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My heart at peace; till these dear lips again
Enter Osmo Nd.
Osm. [Snatching her hand from the king.] Madam, this hand, by the most solemn rites,
A little hour ago, was given to me;
Tan. Ha, who art thou?
Sig. [Aside.] Where is my father ? Heavens !
- [Goes out. Osm. One thou should'st better know.—Yes—view me, one
Who can and will maintain his rights and honour Against a faithless prince, an upstart king ! Whose first base deed is what a harden'd tyrant Would blush to act.
Tan. Insolent Osmond know, This upstart king will hurl confusion on thee, And all who shall invade his sacred rights, Prior to thine!—thine, founded on compulsion, On infamous deceit. I will annul, By the high power with which the laws invest me, Those guilty forms, in which you have entrapp'd My queen betroth'd, who has my heart, my hand, And shall partake my throne.—If, haughty lord, If this thou didst not know, then know it now ; And know, besides, as I have told thee this, Should'st thou but think to urge thy treason further, Thy life shall answer for it.
Osm. Ha! my life!— It moves my scorn to hearthy empty threats. When was it that a Norman baron’s life Became so vile, as on the frown of kings To hang 2—Of that, my lord, the law must judge: Or, if the law be weak, my guardian sword—
Tan. Dare not to touch it, traitor, lest my rage Break loose, and do a deed that misbecomes me.
Sis. My gracious lord, what is it I behold !
Tan. My Lord Siffredi,
Osm. Ha! arrogant pretensions! Heaven and earth! What! arrogant pretensions to my wife? My wedded wife!—Where are we? in a land Of civil rule, of liberty, and laws?— Not, on my life, pursue them —Giddy prince My life disdains thy nod. It is the gift
Of parent Heaven, who gave me too an arm,
Sif. Lord Constable,
Osm. He will !—By Heavens, he shall!— You know the king—I wish, my Lord Siffredi, That you had deign'd to tell me all you knew.— And would you have me wait, with duteous patience, Till he return to reason: Ye just powers! When he has planted on our necks his foot, And trod us into slaves; when his vain pride Is cloy'd with our submission. No, no, my lord! there is a nobler way To teach the blind oppressive Fury reason: Oft has the lustre of avenging steel Unseal’d her stupid eyes.—The sword is reason —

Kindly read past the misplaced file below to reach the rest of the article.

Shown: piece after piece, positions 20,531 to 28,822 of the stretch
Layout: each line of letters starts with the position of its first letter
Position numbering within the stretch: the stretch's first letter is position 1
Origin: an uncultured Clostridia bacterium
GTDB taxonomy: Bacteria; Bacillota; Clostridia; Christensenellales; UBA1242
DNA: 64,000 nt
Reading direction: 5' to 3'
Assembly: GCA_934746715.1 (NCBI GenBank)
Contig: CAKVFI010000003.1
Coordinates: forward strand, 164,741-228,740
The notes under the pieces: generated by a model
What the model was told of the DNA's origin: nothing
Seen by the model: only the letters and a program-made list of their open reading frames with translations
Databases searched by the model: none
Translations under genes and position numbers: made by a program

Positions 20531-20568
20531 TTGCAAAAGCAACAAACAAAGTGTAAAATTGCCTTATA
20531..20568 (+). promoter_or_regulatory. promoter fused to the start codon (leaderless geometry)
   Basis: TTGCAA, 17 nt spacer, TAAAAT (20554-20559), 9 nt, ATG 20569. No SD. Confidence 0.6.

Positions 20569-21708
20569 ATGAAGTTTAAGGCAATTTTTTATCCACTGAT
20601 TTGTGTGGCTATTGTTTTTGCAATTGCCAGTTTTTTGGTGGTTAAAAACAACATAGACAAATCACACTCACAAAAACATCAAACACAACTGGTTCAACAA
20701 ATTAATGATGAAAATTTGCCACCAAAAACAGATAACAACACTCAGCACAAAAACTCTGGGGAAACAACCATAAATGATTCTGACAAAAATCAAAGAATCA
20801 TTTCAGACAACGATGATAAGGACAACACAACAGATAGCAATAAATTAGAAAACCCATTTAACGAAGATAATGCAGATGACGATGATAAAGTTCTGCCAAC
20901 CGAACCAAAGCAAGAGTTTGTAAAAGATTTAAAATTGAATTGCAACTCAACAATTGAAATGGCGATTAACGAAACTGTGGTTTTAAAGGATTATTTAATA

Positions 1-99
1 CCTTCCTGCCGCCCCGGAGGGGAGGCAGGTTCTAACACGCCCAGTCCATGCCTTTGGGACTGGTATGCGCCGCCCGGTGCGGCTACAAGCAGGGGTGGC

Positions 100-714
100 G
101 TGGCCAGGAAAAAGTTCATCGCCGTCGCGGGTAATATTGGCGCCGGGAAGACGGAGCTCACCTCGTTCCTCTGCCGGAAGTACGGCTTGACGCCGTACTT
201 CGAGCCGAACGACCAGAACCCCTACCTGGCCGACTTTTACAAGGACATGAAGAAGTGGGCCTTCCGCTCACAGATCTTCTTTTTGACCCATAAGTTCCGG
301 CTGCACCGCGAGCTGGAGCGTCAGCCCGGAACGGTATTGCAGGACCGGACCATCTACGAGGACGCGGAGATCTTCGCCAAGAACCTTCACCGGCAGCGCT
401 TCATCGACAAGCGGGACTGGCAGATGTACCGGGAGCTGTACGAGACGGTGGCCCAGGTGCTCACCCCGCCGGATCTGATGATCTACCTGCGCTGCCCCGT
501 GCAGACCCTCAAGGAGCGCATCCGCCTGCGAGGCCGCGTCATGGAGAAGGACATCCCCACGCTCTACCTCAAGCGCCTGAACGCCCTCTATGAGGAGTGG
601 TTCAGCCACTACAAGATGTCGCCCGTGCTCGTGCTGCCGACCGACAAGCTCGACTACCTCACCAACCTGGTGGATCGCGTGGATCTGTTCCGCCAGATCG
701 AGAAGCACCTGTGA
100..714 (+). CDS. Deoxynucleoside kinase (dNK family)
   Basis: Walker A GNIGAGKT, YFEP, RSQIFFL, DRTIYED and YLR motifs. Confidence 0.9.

Enter Rodolpho, with GUARDs.
Rod. My Lord High Constable of Sicily, In the King's name, and by his special order, I here arrest you prisoner of state. Osm. What king? I know no King of Sicily, Unless he be the husband of Constantia. Rod. Then know him now behold his royal orders, To bear you to the castle of Palermo.
Sif. Let the big torrent foam its madness off. Submit, my lord—No castle long can hold Our wrongs.-This, more than friendship or alliance, Confirms me thine; this binds me to thy fortunes, By the strong tie of common injury, Which nothing can dissolve.—I grieve, Rodolpho, To see the reign in such unhappy sort Begin.
Osm. The reign —The usurpation, call it! This meteor king may blaze a while, but soon Must spend his idle terrors.-Sir, lead on Farewell, my lord—more than my life and fortune, Remember well, is in your hands—my honour!
Sif. Our honouris the same. My son, farewell— We shall not long be parted.—On these eyes Sleep shall not shed his balm, till I behold thee Restored to freedom, or partake thy bonds. [Exeunt.
ACT THE FIFTH.
Sif. The prospect lowers around. I found the king Inexorably fix’d, whate'er the risk, To claim my daughter, and dissolve the marriage.I have embark'd, upon a perilous sea, A mighty treasure; and I only faster rush